Navy Secretary Names New Class of Towing, Salvage and Rescue Ship Navajo

WASHINGTON (Jan. 29, 2019) An artist rendering of the future USNS Navajo (T-TATS 6). (U.S. Navy photo illustration/Released)

WASHINGTON — Navy Secretary Richard V. Spencer said the new class of towing, salvage and rescue ship will be named Navajo in honor of the major contributions the Navajo people have made to the armed forces, the secretary’s public affairs office said in a March 12 release.

The new class of vessels will be based on existing commercial towing offshore vessel designs and will replace the current T-ATF 166 and T-ARS 50 class ships. The first ship of this class will be named USNS Navajo and designated T-ATS 6.

“The Navajo people have fought and served our armed forces with honor and valor in nearly every major conflict since the birth of our nation, so it is fitting and right to name a new class of ship in their honor,” Spencer said. “The Navajo class of towing, salvage and rescue ships will serve our nation and continue the legacy of the Navajo people, and all Native Americans.”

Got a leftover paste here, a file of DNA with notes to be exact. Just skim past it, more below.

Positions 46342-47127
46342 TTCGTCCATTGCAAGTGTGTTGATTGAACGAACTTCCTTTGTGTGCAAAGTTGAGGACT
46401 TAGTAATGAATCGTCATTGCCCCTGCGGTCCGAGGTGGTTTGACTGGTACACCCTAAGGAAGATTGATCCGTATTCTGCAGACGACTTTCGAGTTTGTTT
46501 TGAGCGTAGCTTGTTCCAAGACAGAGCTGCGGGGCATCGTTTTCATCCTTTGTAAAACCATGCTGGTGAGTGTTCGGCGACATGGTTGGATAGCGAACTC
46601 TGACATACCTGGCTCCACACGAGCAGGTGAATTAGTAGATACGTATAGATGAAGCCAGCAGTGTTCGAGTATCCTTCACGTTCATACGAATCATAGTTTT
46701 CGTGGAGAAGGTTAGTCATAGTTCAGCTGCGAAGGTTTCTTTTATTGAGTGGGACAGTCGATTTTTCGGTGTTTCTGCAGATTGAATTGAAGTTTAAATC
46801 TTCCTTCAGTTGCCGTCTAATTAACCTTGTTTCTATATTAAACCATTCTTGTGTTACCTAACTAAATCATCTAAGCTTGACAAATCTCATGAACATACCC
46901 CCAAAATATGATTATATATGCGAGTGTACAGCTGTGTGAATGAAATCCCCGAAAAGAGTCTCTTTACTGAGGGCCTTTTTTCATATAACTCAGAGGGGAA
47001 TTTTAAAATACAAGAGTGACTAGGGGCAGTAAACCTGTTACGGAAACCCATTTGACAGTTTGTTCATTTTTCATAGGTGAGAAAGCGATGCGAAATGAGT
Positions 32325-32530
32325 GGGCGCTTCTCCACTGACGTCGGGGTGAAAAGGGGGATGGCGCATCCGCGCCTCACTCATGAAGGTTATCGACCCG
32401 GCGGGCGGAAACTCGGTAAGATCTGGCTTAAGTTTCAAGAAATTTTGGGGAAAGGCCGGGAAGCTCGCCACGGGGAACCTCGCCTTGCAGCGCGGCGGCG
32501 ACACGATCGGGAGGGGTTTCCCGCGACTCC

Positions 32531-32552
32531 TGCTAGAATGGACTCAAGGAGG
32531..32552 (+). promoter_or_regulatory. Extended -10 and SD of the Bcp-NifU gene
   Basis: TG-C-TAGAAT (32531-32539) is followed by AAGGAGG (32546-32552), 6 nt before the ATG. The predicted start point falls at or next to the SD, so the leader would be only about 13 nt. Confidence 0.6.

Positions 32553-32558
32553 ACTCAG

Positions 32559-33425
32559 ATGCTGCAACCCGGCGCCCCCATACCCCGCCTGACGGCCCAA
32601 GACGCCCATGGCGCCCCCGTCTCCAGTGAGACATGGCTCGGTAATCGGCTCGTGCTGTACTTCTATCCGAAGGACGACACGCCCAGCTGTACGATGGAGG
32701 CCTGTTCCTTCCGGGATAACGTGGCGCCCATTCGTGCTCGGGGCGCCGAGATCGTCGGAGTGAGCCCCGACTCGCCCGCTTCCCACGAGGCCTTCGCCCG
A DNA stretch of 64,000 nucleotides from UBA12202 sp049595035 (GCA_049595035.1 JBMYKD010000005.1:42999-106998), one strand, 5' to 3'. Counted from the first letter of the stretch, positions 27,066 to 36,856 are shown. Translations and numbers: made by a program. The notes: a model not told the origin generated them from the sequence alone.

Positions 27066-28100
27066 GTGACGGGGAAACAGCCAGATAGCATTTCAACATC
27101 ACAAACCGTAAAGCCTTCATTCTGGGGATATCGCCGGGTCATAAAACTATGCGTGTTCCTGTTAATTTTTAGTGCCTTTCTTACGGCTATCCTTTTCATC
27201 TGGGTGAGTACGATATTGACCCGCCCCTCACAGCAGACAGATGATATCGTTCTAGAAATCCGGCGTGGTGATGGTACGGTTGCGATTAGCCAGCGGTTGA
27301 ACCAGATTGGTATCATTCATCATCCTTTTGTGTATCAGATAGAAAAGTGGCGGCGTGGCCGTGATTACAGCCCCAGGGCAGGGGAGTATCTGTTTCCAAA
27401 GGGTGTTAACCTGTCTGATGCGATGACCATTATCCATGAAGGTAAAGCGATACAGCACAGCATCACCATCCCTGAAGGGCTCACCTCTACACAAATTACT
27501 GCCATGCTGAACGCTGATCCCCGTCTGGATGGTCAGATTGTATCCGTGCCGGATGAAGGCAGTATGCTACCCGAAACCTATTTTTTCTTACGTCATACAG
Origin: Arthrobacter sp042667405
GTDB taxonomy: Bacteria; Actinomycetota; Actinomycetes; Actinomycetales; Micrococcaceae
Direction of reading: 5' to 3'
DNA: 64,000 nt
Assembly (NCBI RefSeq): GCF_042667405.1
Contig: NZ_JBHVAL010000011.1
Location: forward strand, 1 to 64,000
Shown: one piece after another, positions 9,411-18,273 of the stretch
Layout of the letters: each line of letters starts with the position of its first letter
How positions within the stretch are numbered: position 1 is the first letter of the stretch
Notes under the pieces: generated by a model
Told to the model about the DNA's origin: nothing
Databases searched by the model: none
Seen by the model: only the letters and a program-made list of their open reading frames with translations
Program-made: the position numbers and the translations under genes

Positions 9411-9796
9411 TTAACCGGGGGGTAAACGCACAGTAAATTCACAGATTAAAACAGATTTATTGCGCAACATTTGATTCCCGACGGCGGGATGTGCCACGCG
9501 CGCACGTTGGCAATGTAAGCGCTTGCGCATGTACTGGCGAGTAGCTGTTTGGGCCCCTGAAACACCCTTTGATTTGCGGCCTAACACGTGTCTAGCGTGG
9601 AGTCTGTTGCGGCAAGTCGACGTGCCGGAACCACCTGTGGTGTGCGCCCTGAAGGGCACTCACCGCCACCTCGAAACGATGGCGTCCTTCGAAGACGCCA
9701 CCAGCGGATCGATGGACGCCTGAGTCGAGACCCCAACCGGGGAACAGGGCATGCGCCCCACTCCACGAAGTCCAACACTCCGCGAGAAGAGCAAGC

The contract includes options for potentially seven additional vessels, and each additional ship will be named in honor of prominent Native Americans or Native American tribes.

Gulf Island Shipyards was awarded a $63.5 million contract for the detail design and construction of the new towing, salvage and rescue ship, which will be based on existing commercial towing offshore vessel designs and will replace the current T-ATF 166 and T-ARS 50 class ships in service with the U.S. Military Sealift Command.

The T-ATS will serve as open ocean towing vessels and will additionally support salvage operations and submarine rescue missions. The first ship in the class will be built at the company’s shipyard in Houma, La., and is expected to be completed in March 2021.

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